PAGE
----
I think because I carried him around from a day old in order to feed him every half an hour, he now views me as ‘it’. His food source (despite the fact that he can go outside into the garden whenever he feels like it), his morning and evening milk feed (even though he’s now nearly four months old – I don’t think he’ll ever stop wanting his beloved goat’s milk), his comfort, his friend and the person who removes any ticks if there are any. He’ll take milk form my Dear patient husband but that’s it. No-one else can touch him, cuddle him or kiss him but me. His trust in me is complete. This is both an honour and, to tell you the truth, a bit of a burden. I worry that he doesn’t get the food he might get in the wild so I’m forever hunting in the bushes for bits of plant or leafy treats that he might like to try. He comes to me as soon as I return, sniffing each offering as it’s presented to him, nibbling a bit, smelling all around and then with his nose upturned, shaking his head in rejection like a child in a highchair being presented with mushed peas for the first time.
Twice, he has managed to get out of his garden (which includes my now half-eaten veggie patch) and in to the main chateau grounds. The first time, I didn’t realise it and Samuel the gardener came across him as he gazed at the chateau on the front lawn. Thumper saw Samuel and got a fright and headed straight for home, charging through the open gate, into the house and into his bed under the stairs.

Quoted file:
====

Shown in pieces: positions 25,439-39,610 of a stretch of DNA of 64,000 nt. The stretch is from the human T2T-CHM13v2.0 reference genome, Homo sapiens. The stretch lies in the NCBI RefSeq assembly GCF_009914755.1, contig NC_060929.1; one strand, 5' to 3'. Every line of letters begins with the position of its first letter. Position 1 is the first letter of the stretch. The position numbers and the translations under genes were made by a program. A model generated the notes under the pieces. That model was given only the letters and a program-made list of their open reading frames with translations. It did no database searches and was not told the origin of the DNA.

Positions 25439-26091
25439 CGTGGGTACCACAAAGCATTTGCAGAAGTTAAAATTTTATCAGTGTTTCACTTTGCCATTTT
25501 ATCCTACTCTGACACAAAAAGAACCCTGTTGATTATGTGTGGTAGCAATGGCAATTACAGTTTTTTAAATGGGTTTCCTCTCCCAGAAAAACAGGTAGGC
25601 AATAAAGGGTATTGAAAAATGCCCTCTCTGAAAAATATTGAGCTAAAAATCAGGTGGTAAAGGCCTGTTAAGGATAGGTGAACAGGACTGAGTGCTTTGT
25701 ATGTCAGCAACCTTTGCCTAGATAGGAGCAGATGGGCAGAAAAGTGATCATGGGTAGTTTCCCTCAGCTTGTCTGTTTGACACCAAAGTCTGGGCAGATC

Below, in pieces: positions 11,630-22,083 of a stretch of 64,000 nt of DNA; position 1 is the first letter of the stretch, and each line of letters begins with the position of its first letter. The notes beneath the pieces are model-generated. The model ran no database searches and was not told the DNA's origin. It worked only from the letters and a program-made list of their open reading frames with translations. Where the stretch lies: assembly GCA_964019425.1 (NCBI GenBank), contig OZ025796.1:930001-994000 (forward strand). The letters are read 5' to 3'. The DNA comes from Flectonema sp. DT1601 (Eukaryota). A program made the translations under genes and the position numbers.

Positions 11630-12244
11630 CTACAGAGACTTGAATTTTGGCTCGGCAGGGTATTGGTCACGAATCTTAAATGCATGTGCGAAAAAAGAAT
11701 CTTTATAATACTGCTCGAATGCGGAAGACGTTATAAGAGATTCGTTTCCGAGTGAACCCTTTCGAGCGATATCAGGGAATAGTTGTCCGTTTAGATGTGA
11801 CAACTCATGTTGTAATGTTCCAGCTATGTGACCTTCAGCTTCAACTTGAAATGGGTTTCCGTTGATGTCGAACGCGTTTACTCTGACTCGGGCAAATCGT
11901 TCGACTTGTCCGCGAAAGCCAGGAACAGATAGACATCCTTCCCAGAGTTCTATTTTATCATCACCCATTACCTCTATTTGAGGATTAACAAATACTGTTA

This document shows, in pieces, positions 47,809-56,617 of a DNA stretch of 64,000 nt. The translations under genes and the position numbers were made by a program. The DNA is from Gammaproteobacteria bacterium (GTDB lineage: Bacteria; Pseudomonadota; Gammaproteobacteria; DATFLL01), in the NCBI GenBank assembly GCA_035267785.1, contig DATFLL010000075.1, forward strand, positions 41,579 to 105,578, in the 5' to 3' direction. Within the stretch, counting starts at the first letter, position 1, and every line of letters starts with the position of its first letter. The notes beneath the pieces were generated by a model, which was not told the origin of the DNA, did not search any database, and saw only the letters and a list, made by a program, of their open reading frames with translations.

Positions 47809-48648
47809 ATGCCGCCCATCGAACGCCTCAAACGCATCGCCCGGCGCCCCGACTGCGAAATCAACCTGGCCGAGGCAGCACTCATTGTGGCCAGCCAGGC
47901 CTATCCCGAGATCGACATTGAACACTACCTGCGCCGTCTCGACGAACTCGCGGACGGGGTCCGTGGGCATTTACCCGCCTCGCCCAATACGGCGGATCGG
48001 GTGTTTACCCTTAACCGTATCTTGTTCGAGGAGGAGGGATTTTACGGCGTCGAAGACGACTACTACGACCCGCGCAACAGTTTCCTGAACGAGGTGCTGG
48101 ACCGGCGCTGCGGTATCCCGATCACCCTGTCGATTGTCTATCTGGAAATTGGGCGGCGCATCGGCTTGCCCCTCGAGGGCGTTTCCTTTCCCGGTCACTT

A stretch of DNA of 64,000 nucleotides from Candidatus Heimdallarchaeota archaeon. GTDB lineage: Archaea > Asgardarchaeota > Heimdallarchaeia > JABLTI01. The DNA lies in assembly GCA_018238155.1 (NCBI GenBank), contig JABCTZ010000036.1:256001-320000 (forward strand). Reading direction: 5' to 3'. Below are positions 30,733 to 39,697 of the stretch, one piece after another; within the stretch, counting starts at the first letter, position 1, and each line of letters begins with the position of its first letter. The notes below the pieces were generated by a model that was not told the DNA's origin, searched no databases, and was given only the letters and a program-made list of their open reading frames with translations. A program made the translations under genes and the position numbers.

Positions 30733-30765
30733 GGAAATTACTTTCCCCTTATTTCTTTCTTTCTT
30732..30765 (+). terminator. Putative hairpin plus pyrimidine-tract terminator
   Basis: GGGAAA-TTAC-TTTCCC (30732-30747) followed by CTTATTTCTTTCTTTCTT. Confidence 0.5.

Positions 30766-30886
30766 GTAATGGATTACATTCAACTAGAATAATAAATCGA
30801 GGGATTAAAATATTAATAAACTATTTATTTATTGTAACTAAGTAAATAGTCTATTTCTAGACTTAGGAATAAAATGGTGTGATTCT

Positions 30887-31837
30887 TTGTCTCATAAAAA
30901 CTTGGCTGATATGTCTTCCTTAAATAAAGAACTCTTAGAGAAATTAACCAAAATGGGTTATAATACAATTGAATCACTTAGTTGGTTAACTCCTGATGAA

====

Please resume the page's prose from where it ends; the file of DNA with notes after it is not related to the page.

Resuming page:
The second time he was a little more nonchalant about his escapade and after searching high and low for him, I thought I’d leave it for a while to see if he would come back. The worry was, our dear Hare has no idea about the danger of cats or other dogs and I was worried about the stray cats living in and around the barn. But after about ten minutes, I saw him cruising around the barn, stopping to sniff hear and there, reaching up to look on higher ledges – not a care in the world. I went outside and called him and he came towards me – slowly as he was still enjoying his exploration – and then the Dear One came up behind him and together we herded him back. He didn’t want to go but a loud hand clap sent him shooting back to the safety of his garden.
He drives me insane sometimes. He loves to sniff out any smells and comes to see what they are. My breakfast being one and even worse, dinner. We were sitting on the sofa one Friday evening and decided to eat while watching the news. And there was Thumps…you could almost see him thinking…
‘What you got?’
And with a mighty leap – he landed dead center of my plate. Worse still, he stayed there for a bit just to make sure nothing was edible – then leapt off spraying food everywhere. He then sat calmly in his dog bed and proceeded to clean sauce and bits of food off his feet.
But he’s cute and after his milk, rolls around on my lap wanting cuddles and kisses. Then he charges (or ‘binkies’ being the correct term I believe) around the house twisting and turning, leaping from sofa to chair, bounding up the stairs, rolling on the bed, careening down the stairs and bouncing on our laps before landing in a heap in his bed. Tass ans Ted watch on as we do – in amazement.
Hope to hear from you,
A la prochaine